DH Lawrence: life and work
Frances Wilson, Salman Rushdie and Simon Armitage discuss the rehabilitation of DH Lawrence and the relationship between the writer and their work.
DH Lawrence was once a towering figure in literature in the 20th century but his reputation has taken a battering, with accusations of nostalgia, self-indulgence and misogyny. But Frances Wilson tells Andrew Marr that it’s time to look again at this complex and courageous man, and the full spectrum of work he produced – from his novels, poetry, criticism and letters. In Burning Man Wilson focuses on a decade in his life from the suppression of The Rainbow in 1915 through his years of travelling to his diagnosis of tuberculosis.
Lawrence mined his own life in his novels, populating them with the people he met, pioneering the genre of ‘auto-fiction'. The award-winning writer Salman Rushdie rejected that form in his own novels, preferring ‘magic realism’. In his latest collection of essays Languages of Truth Rushdie explores the power of storytelling, and the relationship between reality and fantasy.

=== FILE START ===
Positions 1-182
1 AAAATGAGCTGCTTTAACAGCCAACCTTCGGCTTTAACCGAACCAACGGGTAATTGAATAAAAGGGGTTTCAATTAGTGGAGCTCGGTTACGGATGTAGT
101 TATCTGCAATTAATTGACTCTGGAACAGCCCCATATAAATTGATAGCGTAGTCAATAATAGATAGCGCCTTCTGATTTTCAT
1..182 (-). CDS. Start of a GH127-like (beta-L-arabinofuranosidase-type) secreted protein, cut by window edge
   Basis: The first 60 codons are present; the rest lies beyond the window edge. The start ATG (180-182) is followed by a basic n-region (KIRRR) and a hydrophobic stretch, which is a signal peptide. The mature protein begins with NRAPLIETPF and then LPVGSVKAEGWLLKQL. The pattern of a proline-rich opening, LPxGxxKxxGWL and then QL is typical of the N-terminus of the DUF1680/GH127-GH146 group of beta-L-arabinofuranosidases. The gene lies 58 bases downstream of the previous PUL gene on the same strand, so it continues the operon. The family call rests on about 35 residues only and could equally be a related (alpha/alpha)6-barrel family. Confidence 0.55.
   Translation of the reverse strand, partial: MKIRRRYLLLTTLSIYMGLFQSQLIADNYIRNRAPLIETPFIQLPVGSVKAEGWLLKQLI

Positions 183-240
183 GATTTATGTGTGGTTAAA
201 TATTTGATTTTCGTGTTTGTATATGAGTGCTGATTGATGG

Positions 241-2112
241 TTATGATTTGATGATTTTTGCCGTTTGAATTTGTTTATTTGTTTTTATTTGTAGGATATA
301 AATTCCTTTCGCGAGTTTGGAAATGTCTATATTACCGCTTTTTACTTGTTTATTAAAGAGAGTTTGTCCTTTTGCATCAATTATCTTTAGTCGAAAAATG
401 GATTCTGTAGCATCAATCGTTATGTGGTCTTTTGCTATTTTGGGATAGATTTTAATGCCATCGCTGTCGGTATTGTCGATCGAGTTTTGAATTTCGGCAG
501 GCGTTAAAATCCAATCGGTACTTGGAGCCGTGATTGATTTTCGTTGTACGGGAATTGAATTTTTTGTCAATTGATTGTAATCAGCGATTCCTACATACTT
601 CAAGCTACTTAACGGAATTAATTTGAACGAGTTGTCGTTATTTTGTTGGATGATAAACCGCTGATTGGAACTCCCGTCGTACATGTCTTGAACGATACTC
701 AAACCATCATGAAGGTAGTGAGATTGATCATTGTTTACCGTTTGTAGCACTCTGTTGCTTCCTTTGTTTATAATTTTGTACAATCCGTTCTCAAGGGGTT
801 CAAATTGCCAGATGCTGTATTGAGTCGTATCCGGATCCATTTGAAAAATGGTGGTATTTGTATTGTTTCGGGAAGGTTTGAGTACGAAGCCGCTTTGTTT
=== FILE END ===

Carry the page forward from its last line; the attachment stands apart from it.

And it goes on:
The poet Simon Armitage – an admirer of DH Lawrence – looks to rescue glorious poetry from pretention and obscurity, arguing the form offers ‘the best opportunity for reflection and scrutiny’. A Vertical Art brings together the public lectures he gave during his tenure as Oxford University Professor of Poetry. In them he offers his personal reflections of the work and lives of poets from Ted Hughes to Elizabeth Bishop and Douglas Dunn.
Producer: Katy Hickman
- Mon 31 May 2021 09:00
- Mon 31 May 2021 21:30